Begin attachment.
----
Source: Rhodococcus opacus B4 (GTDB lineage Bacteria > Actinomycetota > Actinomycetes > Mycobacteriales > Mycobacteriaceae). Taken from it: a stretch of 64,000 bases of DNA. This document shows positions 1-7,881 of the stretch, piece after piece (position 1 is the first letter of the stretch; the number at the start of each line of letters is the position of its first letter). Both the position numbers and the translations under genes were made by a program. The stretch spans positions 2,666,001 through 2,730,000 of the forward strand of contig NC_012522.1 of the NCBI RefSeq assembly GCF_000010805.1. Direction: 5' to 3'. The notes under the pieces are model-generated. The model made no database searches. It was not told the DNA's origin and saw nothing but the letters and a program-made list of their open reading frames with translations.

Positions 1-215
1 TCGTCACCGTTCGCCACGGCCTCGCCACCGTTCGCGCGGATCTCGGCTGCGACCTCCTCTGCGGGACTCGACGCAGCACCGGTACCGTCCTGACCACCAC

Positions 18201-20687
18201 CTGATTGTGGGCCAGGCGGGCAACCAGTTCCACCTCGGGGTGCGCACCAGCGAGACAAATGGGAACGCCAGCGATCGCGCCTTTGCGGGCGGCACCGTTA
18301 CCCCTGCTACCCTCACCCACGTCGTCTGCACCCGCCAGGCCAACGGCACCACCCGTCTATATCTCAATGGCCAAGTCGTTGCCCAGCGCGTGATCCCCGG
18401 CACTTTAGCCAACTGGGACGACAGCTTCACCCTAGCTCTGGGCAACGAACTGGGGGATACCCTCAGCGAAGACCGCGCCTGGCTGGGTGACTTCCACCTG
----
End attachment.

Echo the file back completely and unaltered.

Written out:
Source: Rhodococcus opacus B4 (GTDB lineage Bacteria > Actinomycetota > Actinomycetes > Mycobacteriales > Mycobacteriaceae). Taken from it: a stretch of 64,000 bases of DNA. This document shows positions 1-7,881 of the stretch, piece after piece (position 1 is the first letter of the stretch; the number at the start of each line of letters is the position of its first letter). Both the position numbers and the translations under genes were made by a program. The stretch spans positions 2,666,001 through 2,730,000 of the forward strand of contig NC_012522.1 of the NCBI RefSeq assembly GCF_000010805.1. Direction: 5' to 3'. The notes under the pieces are model-generated. The model made no database searches. It was not told the DNA's origin and saw nothing but the letters and a program-made list of their open reading frames with translations.

Positions 1-215
1 TCGTCACCGTTCGCCACGGCCTCGCCACCGTTCGCGCGGATCTCGGCTGCGACCTCCTCTGCGGGACTCGACGCAGCACCGGTACCGTCCTGACCACCAC

Positions 18201-20687
18201 CTGATTGTGGGCCAGGCGGGCAACCAGTTCCACCTCGGGGTGCGCACCAGCGAGACAAATGGGAACGCCAGCGATCGCGCCTTTGCGGGCGGCACCGTTA
18301 CCCCTGCTACCCTCACCCACGTCGTCTGCACCCGCCAGGCCAACGGCACCACCCGTCTATATCTCAATGGCCAAGTCGTTGCCCAGCGCGTGATCCCCGG
18401 CACTTTAGCCAACTGGGACGACAGCTTCACCCTAGCTCTGGGCAACGAACTGGGGGATACCCTCAGCGAAGACCGCGCCTGGCTGGGTGACTTCCACCTG